Larry House of Chisasibi has filed with the Quebec Human Rights Commission in Rouyn Noranda.
His claim is against the Journey’s End Motel in Val d’Or. He claims discrimination was a factor when he was refused a room at the motel.
House recounted that in December of ’94 after arriving into town the motel was his first stop. He thought it strange when Isabelle, the receptionist, said there were no rooms. He walked out and drove around the motel and saw there were “no more than 10 cars in the lot.”
He drove to L’Escale, a nearby motel, and got a room. He phoned the Journey’s End 800 number for reservations and asked about rooms. He was told there were “lots of rooms.” He then went back to Journey’s to ask why he was refused. Visibly distressed the receptionist said, “It was full.”
“I just called the 800,” he replied. House said she then blurted, “Because you’re Indian, I don’t know what you’re going to do.” He told her he was going to make a complaint. The next day he called the Human Rights Commission. He was sent five pages to fill out.
In his claim he asked for: an apology from Journey’s End Motels, stop the racist policy, $100 “exemplary” damages and expenses at L’Escale. Since then he’s received a written apology, a $100 cheque plus a free weekend. House didn’t cash the cheque and wants to see the outcome from the Commission. He wants to see this through because after the apologies and everything he wondered whether it would be business as usual. Due to policy the Commission would neither confirm nor deny that it was handling such a case.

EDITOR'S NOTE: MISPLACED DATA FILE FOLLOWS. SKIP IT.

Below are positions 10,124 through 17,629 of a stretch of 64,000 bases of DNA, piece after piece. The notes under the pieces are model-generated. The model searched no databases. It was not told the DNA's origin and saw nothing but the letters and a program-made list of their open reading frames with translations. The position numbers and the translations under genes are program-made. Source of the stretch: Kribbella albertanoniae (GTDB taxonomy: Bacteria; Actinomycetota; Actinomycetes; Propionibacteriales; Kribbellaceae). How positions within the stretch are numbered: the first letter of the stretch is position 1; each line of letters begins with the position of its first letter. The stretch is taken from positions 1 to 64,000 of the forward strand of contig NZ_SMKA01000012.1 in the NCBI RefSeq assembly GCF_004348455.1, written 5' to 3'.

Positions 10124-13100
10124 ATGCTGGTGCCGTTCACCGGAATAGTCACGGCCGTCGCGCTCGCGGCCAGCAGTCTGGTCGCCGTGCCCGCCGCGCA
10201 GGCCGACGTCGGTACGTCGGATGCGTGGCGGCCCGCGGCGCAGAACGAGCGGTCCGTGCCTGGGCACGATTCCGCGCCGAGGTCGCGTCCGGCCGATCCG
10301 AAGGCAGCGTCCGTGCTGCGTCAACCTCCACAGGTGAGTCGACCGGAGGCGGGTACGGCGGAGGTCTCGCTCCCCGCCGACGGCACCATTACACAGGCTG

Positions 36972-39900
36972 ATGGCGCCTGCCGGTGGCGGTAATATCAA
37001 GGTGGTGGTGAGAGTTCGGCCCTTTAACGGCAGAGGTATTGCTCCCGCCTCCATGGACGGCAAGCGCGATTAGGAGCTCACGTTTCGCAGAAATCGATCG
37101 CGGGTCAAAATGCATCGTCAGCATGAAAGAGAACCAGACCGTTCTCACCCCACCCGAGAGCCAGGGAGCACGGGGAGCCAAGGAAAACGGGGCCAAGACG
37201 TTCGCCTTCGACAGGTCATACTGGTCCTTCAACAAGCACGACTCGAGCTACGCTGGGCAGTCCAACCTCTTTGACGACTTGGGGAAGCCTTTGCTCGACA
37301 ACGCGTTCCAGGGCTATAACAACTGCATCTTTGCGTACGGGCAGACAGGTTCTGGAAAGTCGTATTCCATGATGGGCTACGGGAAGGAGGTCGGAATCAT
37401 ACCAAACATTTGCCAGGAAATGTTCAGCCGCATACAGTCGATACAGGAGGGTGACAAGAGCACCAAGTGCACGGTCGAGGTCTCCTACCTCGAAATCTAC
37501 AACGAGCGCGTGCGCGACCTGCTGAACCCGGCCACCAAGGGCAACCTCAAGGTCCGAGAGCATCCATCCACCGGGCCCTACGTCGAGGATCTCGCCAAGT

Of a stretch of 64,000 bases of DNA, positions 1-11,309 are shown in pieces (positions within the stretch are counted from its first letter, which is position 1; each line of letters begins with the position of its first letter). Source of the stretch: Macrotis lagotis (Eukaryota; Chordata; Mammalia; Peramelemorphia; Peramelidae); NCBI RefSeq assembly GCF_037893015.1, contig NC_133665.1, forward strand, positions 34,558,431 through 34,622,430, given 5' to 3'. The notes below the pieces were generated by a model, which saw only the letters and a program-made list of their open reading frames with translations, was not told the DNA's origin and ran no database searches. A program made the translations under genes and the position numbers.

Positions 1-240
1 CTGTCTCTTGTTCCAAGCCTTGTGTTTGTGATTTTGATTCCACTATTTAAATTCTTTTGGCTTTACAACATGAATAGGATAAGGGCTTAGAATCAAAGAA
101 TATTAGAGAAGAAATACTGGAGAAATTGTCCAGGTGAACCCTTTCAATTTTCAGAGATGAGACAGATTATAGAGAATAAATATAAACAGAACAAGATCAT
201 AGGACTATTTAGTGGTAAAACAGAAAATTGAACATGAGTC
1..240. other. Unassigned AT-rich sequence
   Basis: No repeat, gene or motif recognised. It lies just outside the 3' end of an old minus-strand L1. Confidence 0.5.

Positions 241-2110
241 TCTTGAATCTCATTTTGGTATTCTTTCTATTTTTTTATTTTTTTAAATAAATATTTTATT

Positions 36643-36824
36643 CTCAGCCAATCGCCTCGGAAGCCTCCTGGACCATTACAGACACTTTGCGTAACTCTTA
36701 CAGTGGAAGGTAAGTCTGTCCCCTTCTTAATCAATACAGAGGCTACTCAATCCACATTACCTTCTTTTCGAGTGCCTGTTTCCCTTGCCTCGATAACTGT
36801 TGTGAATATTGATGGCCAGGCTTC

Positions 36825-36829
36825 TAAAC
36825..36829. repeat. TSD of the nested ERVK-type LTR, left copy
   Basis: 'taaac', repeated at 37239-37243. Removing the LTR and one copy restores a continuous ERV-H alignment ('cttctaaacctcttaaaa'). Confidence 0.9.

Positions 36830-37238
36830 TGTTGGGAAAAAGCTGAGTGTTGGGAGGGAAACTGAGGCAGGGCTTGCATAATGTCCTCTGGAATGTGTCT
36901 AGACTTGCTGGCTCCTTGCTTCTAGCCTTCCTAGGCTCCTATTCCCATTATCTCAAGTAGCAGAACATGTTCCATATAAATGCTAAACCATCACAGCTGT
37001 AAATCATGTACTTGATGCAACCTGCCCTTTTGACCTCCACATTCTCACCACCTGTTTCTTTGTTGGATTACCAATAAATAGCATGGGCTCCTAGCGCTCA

Mary-Anne Hoelscher, regional director for Journey’s End, said she was very sorry about what happened and stressed it was an isolated incident.
“We spend a lot of money to make sure every customer is treated with dignity and respect,” said Hoelscher,
“and unfortunately we missed out on this one.”
Not inn’s philosophy Hoelscher said the offending employee’s actions in no way represent the philosophy of Journey’s End and that other employees were shocked at the desk clerk’s attitude. “Needless to say, she is no longer with us,” she added.
As soon as management learned about the incident the woman was suspended and she has since been fired altogether.
“All the other employees agreed with the decision that she should not be part of their team,” Hoelscher said. “We have no room for someone like that.”
While stressing the treatment of Larry House was an isolated incident at Journey’s End, Hoelscher admitted she has heard about mistreatment of Native people by other businesses in Val d’Or. She said it is a real shame, because Native people bring millions of dollars to the town and if people aren’t treated well, one day the town might lose that business.
Asked why he filed with the Commission House said, “I knew nothing would be done” if he didn’t file. He added, “I felt I was wronged. After all my money’s green.”